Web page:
You hear the phrase “financial plan” used in commercials, but do they ever really tell you what a financial plan is? I could spend hours explaining what a financial plan is, but I’ll summarize it in 4 words. 1) Retirement 2) Education 3) Survivorship 4) Tax
First step is to determine your financial and personal goals. Examples are retirement age, retirement income, traveling, vacation home, and spending time with family and friends. These goals help us determine how much money you need on a net after-tax basis in retirement. Everyone has different goals and we adjust the plan if your goals change. You can’t buy time, but a financial plan can help you use your time efficiently.
If you’re in your 30’s, 40’s, and 50’s we determine what you need to save to pursue your goals. This involves your risk tolerance, saving strategies, and investment choices. Knowing your risk tolerance will help you avoid making financial mistakes when markets get volatile. Implementing savings strategies can help manage your retirement nest egg, and the investments you choose play a big role in determining your performance.
As you retire, usually in your 60’s or 70’s, we help you transition from the accumulation phase to the retirement cash flow phase. We determine an efficient means to distribute income. A successful retirement plan should mitigate tax. The plan should be able to adjust to tax law changes and the changing economic environment. Our goal is to help you confidently enter retirement and enjoy life during retirement.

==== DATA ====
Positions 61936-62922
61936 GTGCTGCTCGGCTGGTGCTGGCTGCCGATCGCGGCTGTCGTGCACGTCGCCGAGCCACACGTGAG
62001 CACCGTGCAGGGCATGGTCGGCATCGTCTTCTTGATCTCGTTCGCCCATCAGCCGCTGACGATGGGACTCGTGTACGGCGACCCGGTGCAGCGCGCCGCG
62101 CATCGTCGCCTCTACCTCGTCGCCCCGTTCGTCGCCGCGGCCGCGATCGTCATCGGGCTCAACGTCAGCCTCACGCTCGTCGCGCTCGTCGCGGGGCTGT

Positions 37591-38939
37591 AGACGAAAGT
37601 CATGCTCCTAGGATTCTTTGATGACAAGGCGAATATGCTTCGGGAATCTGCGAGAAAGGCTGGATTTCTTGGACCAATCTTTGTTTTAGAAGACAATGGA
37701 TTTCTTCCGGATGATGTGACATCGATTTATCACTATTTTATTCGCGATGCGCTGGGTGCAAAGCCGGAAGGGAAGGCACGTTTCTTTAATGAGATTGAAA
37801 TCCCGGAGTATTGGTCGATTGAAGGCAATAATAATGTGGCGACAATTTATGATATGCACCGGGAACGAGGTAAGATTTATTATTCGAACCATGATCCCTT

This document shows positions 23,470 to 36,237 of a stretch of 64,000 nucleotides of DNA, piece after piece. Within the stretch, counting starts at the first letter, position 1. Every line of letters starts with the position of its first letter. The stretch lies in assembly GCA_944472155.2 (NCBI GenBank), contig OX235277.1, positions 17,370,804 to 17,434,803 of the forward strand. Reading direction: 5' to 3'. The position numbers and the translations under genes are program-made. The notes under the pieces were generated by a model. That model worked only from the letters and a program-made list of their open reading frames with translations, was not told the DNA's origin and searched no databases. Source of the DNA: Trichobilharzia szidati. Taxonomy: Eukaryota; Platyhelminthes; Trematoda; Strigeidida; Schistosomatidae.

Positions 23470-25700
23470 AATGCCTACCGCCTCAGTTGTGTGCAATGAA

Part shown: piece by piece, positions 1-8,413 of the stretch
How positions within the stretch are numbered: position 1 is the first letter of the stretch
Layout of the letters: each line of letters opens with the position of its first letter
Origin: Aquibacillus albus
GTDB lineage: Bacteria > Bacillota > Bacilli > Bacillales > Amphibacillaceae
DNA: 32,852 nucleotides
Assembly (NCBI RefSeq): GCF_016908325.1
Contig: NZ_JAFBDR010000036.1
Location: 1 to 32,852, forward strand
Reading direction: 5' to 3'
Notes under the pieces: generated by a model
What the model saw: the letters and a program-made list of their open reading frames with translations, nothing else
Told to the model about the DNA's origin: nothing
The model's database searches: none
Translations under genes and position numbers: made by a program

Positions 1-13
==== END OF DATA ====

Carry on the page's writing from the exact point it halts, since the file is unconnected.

Education should be addressed in every plan. Will your kids attend college and for how long? In state or out of state? Public or private college? Do you plan to fully fund college expenses? All these questions should be discussed early in the planning process.
Survivorship is very important. Will your spouse be left with sustainable income? Will the assets you accumulated transition to your spouse on a tax efficient basis? Will your family be able to maintain its current lifestyle? If both spouses die unexpectedly, what is the ultimate distribution to your children? Do you have protection and controls in place to help your children manage an unexpected inheritance? Survivorship isn’t fun to talk about, but it’s very important to plan for if you ultimately want what’s best for your family.
Tax plays a role in everything financial. Active tax planning should be performed during the accumulation and retirement phase. Mitigating tax may increase your overall return. If you’re not tax planning, you’re not going to reach your full potential.
As I mentioned earlier, you can’t buy time, but you can plan to use it efficiently. Proactively planning for retirement can potentially lead to a successful retirement. Don’t put itt off because the future reward is much greater than the effort you put into planning. If you have any questions please call or email me.
The opinions voiced in this material are for general information only and are not intended to provide specific advice or recommendations for any individual.
This information is not intended as authoritative guidance or tax or legal advice. You should consult with your attorney or tax advisor for guidance on your specific situation.